To get to Ruaha National Park, we had to first get to the closest town Iringa, where my wife had rented a place. We went to Iringa from Morogoro (the University town) by bus, a 6 hour journey. Mid-way, the bus made its regular stop at the 'Al-Jazeera' restaurant. It was most likely a tribute to the Al-Jazeera TV channel, because unlike the US, the Al-Jazeera channel has a very good image in Tanzania, probably as good as the BBC has in the rest of the world. And rightly so, because from what I have seen so far, the Al-Jazeera English channel seems quite balanced in its news coverage. Unfortunately, in the US, the very words Al-Jazeera have negative connotations probably because of the way, the US news media have covered the stories of Al-Qaeeda sending their videos to Al-Jazeera. But all that not withstanding, I sincerely believe that Fox and CNN should take a leaf out of Al-Jazeera's news coverage and actually cover news instead of mostly having individuals (or commentators as they prefer to call them) mouth their own extreme opinions.
The next day we set off to the Ruaha National Park, accompanied by my wife's research assistants DE (a masters student from the US), AP referred to as Mzee (pronounced M-zay, a retired parks game warden and walking encyclopedia on all flora ,fauna and everything related to the bush ) and NK (driver/cook). We packed the back of the pickup with stuff needed for all the days that we were spending at the field site. Enroute to the park, we stopped at the closest village and bought tomatoes, onions and a pair of goat legs. Contrary to popular opinion, the goat legs were fine without refrigeration and we had goat for 2 days without anyone getting sick.
We reached the camp site at about 4 pm and set up our tents right next to the Ruaha river at the public campsites. Usually our team is all alone there but this time there was just one other elderly tourist couple camping about 50 metres away from us. The sun was about to set and some baboons were playing in the drying river in the small pockets of water left. Some impala and zebra were having their last fill of water before the onset of night. Soon the sun set and the nocturnal creatures started becoming more vocal. I heard something that I thought resembled the zipper of a tent. I was corrected by Mzee that it was a hyaena. By this time, the baboons had retired to their trees and were continuing their chatter up there. The hippo in the pool close by kept snorting every now and then. Far-off some elephants trumpeted. And then there was the unmistakable grunt of a lion. 2 lions. Each of them patrolling his territory and answering each other's grunts to keep the other away from his area. They kept grunting for a while with a few breaks in between to catch their breaths. It felt really close but I did not want to ask Mzee how close they were because I did not want to seem cowardly on my first day in the bush. First impressions stick.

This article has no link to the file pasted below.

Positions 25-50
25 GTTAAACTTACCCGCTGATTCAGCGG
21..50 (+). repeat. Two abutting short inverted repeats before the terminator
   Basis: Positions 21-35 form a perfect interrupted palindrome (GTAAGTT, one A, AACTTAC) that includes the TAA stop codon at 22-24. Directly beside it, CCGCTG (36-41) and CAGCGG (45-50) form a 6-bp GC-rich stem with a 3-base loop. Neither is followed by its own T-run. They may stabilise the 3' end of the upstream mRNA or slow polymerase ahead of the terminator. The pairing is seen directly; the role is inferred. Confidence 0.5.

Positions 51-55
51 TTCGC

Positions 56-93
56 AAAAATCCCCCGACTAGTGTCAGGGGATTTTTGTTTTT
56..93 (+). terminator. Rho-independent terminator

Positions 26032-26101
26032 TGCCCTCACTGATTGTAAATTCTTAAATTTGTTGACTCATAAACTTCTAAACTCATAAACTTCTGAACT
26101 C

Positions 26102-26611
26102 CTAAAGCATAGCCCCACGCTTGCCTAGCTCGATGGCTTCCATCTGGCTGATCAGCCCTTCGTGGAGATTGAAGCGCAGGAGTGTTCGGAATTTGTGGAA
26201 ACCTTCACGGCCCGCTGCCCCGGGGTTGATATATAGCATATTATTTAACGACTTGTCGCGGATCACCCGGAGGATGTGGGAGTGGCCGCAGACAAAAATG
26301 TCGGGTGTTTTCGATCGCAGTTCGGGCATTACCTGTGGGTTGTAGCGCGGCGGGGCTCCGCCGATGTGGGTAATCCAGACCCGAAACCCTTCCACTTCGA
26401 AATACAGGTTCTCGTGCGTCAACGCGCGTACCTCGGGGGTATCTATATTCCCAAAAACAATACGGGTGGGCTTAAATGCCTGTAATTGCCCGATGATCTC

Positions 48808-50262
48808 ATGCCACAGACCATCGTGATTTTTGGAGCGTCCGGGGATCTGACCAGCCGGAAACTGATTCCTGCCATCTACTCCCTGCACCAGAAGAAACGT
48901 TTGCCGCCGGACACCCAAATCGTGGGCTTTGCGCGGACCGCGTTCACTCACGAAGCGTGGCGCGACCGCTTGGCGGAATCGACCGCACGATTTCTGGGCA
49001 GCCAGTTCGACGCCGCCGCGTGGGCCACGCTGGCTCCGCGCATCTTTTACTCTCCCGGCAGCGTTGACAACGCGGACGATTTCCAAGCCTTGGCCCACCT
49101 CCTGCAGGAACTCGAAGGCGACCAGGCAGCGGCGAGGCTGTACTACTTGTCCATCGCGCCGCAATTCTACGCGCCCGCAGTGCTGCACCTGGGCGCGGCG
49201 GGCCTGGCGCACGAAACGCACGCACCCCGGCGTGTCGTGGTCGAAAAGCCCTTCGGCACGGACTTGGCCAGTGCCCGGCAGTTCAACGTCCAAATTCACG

That night, I kept waking up every hour or so, which is very unlike me. Usually when I go to sleep, I am as good as dead till the morning. I told myself I was jetlagged but I honestly feel that it was due to the fact that I was still unaccustomed to the nocturnal sounds of the jungle and every new sound woke me up. At about 3 am or so, I heard some rustling in the bush right behind us and then the footsteps of a big animal, a few feet away from our tent. I was absolutely certain it was a lion. I turned my head to see if my wife was awake. She was. She looked at me, smiled and put a finger on her lips asking me to be abolutely quiet and still. I had a small knife with me which I am sure would have been completely useless even if a stuffed toy had attacked us, but it provided me some comfort. The animal waited outside our tents for a while, moving back and forth. By this time, my body started to get stiff and I really wanted to move my muscles a bit. Of course as luck would have it, I had taken off my shirt before sleeping due to the heat and the rubbery mattress from REI that we were sleeping on had small depressions (like a golf ball), on which inevitably a vacuum had formed in some of the depressions due to my sweaty torso. As soon as I moved hardly half an inch, some of the depressions made a popping sound and I froze. My wife looked at me in irritation. I abandoned the idea of moving my body and let my sore muscles get even stiffer. My legs felt like they were losing sensation. I really wanted to uncross them. It is funny how these things work. In a normal situation, my legs would never be sore. Thankfully, whatever the animal was, it walked around for a few more minutes and then finally left. I decided right then that no matter how hot it was, I would always wear a shirt at night before going to sleep in the tent.
Very soon dawn scattered away the night and all kinds of birds had started their morning songs. This defintely has to be the best way for anyone to wake up. No more alarm clocks for me, just set a White-browed Coucal next to my bed.
In the morning, I asked my wife what she thought our animal visitor at night was and she seemed to think it was either a hippo or an elephant. I don't know why she did not think it was a lion. I really wanted to believe it was a lion. But when you think about it, all 3 animals would have been as dangerous as the next. The next few nights at Ruaha, I heard the same sounds of baboons, hyaenas, lions, elephants, hippos etc. But I went back to my old sleeping habits of going dead for the night. I guess I must have grown accustomed to the sounds of the jungle.